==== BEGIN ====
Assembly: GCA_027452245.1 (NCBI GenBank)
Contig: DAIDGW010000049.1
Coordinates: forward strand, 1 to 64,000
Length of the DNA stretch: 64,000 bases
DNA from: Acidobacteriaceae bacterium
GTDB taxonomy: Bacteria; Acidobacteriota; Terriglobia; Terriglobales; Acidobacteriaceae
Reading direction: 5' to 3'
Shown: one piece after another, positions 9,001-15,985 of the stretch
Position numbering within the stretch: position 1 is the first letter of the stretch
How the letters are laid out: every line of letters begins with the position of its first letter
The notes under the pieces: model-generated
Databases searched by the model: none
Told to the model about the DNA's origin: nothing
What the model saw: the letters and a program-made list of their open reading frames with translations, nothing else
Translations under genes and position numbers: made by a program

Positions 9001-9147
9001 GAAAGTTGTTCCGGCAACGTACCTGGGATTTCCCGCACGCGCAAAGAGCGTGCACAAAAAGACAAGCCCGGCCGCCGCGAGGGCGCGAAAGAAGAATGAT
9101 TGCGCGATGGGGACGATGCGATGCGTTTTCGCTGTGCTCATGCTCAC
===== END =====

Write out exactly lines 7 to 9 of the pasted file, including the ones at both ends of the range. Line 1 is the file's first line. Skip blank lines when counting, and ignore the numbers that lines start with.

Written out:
Reading direction: 5' to 3'
Shown: one piece after another, positions 9,001-15,985 of the stretch
Position numbering within the stretch: position 1 is the first letter of the stretch